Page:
The pillory effect : media, the courts and the punitive role of public shaming in Australia

Waller, Lisa and Hess, Kristy 2011, The pillory effect : media, the courts and the punitive role of public shaming in Australia, Media and arts law review, vol. 16, no. 3, pp. 229-240.

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Title The pillory effect : media, the courts and the punitive role of public shaming in Australia
Author(s) Waller, Lisa
Hess, Kristy
Journal name Media and arts law review
Volume number 16
Issue number 3
Start page 229
End page 240
Total pages 12
Publisher LexisNexis Butterworths
Place of publication Chatswood, N.S.W.
Publication date 2011-09
ISSN 1325-1570
Keyword(s) media
courts
Summary Public shaming and humiliation have been used across cultures for centuries to punish offenders and define the boundaries of acceptable behaviour for communities. This article argues that since court-imposed shaming sanctions were phased out in Australia, the news media has assumed responsibility for performing this cultural practice. Through critical engagement with some of the research literature on shaming, the historical shift to the media as the modern pillory is explored. This article looks beyond the doctrine of open justice, which assigns the news media a dual role as a watchdog against injustice and a conduit between the courts and the public, to consider its role in shaming and suggest this role continues to evolve in a changing media landscape.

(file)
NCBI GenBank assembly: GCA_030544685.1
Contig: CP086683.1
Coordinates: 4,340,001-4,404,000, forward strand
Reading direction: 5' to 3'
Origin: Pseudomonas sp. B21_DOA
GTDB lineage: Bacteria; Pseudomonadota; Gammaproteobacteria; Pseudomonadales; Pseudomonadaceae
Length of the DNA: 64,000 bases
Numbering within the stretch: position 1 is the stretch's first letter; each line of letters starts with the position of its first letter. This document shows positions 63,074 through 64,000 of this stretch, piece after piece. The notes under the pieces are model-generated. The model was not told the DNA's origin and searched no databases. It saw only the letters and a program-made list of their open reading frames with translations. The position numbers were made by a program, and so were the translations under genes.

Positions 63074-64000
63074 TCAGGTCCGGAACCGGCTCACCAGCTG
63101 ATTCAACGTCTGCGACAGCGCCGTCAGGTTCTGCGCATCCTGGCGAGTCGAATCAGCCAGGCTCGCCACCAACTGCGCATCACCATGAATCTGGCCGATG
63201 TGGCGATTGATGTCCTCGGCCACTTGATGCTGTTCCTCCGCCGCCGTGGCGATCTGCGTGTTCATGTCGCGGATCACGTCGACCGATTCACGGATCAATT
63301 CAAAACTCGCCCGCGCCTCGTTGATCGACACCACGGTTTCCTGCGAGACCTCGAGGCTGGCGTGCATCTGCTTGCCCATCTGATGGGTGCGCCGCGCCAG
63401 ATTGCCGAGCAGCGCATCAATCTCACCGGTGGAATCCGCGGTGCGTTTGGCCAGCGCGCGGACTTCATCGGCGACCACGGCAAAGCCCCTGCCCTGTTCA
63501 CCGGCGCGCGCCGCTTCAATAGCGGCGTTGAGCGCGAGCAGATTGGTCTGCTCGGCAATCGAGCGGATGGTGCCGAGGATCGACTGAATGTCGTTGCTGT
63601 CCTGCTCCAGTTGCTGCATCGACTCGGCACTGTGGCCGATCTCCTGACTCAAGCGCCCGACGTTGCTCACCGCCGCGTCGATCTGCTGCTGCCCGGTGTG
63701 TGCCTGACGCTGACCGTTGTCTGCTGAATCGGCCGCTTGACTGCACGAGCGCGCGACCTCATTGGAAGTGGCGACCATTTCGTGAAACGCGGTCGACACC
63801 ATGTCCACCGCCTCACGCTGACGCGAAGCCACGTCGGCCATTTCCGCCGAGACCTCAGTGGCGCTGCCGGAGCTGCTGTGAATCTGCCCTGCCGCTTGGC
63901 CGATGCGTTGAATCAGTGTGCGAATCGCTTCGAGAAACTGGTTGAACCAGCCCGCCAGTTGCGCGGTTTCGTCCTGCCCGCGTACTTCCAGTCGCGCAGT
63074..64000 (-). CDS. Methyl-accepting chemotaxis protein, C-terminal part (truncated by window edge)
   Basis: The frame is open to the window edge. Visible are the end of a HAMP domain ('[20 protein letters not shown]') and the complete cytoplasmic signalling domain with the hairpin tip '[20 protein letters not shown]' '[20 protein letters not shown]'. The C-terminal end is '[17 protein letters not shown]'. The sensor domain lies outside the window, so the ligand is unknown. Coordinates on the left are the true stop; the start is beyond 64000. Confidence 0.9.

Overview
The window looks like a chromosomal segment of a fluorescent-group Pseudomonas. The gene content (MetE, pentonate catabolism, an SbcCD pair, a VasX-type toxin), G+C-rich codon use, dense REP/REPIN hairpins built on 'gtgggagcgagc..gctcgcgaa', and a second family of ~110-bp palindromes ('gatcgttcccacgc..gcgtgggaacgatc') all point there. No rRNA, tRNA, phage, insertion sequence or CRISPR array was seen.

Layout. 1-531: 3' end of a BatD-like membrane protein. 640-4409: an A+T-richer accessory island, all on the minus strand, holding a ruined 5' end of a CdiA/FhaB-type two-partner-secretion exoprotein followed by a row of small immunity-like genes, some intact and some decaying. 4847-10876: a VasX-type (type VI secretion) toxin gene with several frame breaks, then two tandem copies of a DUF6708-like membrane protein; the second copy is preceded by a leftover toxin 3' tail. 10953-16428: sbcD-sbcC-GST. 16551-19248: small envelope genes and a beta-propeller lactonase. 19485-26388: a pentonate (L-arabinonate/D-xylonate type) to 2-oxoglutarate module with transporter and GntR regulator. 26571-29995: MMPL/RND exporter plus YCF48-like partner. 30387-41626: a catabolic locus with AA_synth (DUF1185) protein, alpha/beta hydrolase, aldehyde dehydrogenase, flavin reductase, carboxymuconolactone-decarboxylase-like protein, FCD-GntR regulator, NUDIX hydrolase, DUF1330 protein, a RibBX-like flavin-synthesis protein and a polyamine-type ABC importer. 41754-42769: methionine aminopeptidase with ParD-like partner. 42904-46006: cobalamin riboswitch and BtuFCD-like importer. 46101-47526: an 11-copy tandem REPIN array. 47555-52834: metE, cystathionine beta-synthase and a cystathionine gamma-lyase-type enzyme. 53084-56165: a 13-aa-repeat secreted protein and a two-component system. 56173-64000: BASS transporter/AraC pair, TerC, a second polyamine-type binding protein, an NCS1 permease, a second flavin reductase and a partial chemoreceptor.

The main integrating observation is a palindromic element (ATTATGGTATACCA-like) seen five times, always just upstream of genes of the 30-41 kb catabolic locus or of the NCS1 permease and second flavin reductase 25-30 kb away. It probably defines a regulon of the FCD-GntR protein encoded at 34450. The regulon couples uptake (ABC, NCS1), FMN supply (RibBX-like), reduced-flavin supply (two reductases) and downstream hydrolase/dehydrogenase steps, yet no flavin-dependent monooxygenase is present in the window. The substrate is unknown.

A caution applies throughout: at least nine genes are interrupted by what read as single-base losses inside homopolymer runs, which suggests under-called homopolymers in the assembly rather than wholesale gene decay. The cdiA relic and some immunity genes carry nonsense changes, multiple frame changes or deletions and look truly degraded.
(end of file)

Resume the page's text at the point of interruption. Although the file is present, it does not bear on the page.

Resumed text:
Language eng
Field of Research 200104 Media Studies
Socio Economic Objective 950204 The Media
HERDC Research category C1 Refereed article in a scholarly journal
HERDC collection year 2011
Copyright notice ©2011, LexisNexis Butterworths
Persistent URL http://hdl.handle.net/10536/DRO/DU:30044525

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